Building open source tools for Adobe Creative Cloud updates

Nick McSpadden

Many IT shops focus on delivering prepackaged, vendor-based software to employees. As companies begin to offer services to millions or even billions of people, their internal systems, technical environments, and licensing strategies must evolve to give teams the flexibility and speed to keep up with the growing business. For Facebook, and perhaps for any company that operates at our scale, delivering enterprise tools across an organization is becoming an engineering challenge.

One area that can occupy countless IT hours is the delivery, renewal, and management of software licenses for essential business tools. Our Enterprise Engineering team recently developed a software management script that could save teams hundreds of hours in building application packages for Mac users. The new system makes it easier for people to access Adobe apps with centrally-managed Creative Cloud licensing, while saving time and improving reporting and accounting accuracy. We've made these tools accessible and available for download on GitHub.

Improving efficiency with Adobe User Management API

Until recently, whenever employees wanted to install Adobe Creative Cloud applications, they had to go through a fairly lengthy process. Using Adobe's Creative Cloud Packager, our enterprise engineers would spend dozens of hours, not including testing time, to build each application package. We had to repeat the process for every new update, which was at least once a month. We wanted to find a more efficient way for people to get the updated Creative Cloud apps they needed.

Instead of building packages using our serialized license, we decided to migrate to Adobe's new named licensing system, where each employee would have an individual account with the specific software products — called entitlements — they'd need, and could access software directly from Adobe rather than relying on us to package it. We were also able to assign software entitlements to people without creating new packages by using the User Management API. Using sample code from the Adobe User Management API documentation, we created a more flexible module for communicating with the API, structuring the code in a way that made it trivial for external services to interact with.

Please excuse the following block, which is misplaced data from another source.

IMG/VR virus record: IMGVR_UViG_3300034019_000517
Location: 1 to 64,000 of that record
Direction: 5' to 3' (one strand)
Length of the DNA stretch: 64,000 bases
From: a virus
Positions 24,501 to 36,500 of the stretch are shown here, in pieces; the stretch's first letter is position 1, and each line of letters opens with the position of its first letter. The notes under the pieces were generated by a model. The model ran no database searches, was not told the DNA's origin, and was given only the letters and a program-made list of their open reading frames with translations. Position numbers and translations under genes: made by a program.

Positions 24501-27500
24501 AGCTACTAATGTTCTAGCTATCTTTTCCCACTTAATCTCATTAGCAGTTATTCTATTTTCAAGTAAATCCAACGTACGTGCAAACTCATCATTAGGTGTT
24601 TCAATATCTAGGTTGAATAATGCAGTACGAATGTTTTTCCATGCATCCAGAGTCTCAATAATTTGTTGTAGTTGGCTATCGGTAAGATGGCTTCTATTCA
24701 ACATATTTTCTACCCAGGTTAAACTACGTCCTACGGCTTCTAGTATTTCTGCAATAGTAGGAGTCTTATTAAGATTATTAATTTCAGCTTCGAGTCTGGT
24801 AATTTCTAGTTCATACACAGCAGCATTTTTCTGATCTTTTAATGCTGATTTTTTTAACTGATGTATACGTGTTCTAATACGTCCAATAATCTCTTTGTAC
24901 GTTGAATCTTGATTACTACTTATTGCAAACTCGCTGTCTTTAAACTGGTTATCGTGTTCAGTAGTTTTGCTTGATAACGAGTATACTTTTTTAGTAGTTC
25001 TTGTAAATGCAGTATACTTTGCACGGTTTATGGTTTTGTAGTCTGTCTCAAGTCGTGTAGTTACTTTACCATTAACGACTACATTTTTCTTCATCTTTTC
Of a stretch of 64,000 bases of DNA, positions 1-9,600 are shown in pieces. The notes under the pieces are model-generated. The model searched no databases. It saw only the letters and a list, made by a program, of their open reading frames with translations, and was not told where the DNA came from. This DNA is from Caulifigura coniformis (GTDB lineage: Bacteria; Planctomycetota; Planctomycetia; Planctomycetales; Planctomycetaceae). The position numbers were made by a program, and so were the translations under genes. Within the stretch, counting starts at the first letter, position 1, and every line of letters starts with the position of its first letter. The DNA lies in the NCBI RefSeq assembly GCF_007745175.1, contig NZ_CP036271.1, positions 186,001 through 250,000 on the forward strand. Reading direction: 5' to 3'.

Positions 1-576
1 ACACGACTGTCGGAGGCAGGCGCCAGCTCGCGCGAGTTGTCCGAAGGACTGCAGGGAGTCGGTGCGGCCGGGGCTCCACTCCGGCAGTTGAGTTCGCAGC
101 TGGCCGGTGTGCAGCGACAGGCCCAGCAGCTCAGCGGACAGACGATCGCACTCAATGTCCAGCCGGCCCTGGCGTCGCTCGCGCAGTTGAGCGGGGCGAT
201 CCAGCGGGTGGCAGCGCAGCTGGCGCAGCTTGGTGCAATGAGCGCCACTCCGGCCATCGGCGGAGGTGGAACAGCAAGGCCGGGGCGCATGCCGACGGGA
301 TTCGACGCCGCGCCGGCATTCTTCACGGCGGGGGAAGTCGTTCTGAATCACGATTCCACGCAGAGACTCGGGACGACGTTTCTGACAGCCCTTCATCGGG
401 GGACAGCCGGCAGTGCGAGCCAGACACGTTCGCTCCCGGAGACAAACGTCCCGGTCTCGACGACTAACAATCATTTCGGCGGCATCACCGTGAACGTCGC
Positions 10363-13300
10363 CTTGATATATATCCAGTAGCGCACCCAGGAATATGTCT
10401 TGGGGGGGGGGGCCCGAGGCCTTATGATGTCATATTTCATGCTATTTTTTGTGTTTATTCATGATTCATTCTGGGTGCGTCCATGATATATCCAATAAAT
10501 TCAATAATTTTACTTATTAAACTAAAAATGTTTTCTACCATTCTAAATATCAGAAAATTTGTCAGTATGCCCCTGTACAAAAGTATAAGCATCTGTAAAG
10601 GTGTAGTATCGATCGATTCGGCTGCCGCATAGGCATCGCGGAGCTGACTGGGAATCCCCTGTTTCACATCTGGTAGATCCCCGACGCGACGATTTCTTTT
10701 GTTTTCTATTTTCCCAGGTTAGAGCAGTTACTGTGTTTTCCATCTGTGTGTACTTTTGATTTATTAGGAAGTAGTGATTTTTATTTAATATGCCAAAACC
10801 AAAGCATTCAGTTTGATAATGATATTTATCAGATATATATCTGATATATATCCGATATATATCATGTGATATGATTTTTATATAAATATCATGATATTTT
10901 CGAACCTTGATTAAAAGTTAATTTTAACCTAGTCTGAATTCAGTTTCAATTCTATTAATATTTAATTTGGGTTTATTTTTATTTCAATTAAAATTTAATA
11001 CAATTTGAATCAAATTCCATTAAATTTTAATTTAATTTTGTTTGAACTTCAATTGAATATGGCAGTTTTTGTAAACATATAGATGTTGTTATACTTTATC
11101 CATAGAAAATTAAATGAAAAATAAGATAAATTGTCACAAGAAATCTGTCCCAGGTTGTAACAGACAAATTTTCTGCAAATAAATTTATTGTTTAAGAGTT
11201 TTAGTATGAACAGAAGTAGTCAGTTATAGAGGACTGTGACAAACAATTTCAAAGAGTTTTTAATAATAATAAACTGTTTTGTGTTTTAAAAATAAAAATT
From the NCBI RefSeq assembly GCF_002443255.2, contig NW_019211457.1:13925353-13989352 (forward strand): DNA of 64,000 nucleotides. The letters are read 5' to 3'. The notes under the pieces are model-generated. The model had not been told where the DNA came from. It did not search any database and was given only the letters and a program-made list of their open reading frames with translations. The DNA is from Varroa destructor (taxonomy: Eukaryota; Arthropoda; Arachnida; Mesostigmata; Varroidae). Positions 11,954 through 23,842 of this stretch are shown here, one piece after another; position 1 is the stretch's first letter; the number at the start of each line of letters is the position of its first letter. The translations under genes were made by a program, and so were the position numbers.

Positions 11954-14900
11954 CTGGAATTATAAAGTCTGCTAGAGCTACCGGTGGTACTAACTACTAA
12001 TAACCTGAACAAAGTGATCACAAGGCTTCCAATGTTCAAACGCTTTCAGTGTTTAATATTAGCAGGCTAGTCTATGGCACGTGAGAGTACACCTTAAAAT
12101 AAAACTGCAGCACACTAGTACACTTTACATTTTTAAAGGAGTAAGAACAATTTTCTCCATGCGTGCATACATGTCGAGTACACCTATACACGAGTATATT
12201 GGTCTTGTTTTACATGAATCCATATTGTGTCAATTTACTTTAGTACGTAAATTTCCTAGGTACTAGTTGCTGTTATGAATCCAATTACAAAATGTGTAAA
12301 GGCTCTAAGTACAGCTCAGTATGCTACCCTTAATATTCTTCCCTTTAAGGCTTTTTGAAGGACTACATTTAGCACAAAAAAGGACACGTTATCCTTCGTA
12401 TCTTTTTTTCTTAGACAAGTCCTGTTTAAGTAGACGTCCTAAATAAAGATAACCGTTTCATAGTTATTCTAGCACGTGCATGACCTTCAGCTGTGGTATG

We spent the majority of the development time migrating Facebook’s Creative Cloud licenses from serialized to named licensing, which involved setting up single sign-on. This way, we could use federated IDs with accounts linked to our Active Directory infrastructure. With our custom module, our employees create their federated IDs on demand and add the software entitlements they want by clicking on the icons available in our self-service software platform, Managed Software Center, without requiring a password or additional authentication. Instead of being prompted to download a package, the script will add the selected app to their list of entitled software. If an employee doesn’t already have an ID, it will create one first, and then add the product entitlement to their account.

With the new method, employees are automatically authenticated and able to download the software through Adobe Creative Cloud Desktop App, directly from Adobe. Subsequent updates will automatically be available through the Creative Cloud Desktop App, without requiring people to go back to the Managed Software Center or wait for our team to prepare or build the package first.

The new streamlined process will save everyone — enterprise engineers, as well as people who work with Adobe software — a lot of time in the future. Software and updates now come directly from the vendor and are authenticated through Facebook infrastructure. Our role becomes one of support rather than providing access to the tools. Through the User Management API, our team can also better track usage of Creative Cloud apps among Facebook employees. Previously, we had to scan every machine on the whole network to determine who had what software installed. Now, accessing entitlement information is as easy as downloading a report from the Enterprise Dashboard. We're now using this new model for Adobe Creative Cloud updates across Facebook.

We know that Facebook isn't the only company that can benefit from this new process, so we open-sourced the module and script we created. Anyone who is interested can download them from GitHub. We look forward to sharing even more technical tools to simplifying software administration for employees and IT teams with the open source community.

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